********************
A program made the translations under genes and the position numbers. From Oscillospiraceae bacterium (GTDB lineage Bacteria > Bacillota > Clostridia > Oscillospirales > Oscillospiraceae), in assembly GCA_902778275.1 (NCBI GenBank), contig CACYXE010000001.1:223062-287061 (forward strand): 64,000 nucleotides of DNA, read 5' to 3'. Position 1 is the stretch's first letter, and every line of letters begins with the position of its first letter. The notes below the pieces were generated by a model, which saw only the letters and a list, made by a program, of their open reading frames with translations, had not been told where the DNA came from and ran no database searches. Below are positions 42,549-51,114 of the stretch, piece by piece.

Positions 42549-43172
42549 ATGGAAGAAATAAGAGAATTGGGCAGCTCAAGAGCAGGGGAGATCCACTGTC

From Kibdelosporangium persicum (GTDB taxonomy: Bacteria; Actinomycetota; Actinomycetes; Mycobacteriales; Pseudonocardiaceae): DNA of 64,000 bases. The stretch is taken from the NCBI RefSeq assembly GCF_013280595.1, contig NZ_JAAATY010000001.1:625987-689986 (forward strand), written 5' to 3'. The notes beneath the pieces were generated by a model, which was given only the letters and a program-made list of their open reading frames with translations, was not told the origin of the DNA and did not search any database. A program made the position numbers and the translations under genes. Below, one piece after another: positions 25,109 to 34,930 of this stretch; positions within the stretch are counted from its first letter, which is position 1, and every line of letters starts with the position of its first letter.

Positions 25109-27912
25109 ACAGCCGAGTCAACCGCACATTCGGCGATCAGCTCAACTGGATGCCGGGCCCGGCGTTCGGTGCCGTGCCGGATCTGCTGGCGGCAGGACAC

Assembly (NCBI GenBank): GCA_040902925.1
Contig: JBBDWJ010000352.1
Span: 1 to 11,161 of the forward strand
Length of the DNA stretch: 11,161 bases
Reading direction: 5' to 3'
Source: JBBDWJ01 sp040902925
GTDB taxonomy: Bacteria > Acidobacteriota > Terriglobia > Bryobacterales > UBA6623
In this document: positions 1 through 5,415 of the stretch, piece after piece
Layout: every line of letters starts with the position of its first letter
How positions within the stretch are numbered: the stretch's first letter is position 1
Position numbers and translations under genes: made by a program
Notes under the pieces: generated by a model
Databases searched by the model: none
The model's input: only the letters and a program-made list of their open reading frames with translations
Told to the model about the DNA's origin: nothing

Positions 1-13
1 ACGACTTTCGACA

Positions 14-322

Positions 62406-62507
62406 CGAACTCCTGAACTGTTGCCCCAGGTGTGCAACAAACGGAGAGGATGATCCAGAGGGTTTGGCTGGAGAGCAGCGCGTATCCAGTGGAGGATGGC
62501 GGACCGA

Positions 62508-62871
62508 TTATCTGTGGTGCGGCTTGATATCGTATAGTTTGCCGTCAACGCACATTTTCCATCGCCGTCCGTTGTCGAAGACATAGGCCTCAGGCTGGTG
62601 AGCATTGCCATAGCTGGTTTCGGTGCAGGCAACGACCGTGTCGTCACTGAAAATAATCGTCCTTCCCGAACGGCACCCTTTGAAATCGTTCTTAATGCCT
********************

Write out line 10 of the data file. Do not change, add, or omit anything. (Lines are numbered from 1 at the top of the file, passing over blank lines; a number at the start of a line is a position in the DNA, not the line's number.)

Length of the DNA stretch: 11,161 bases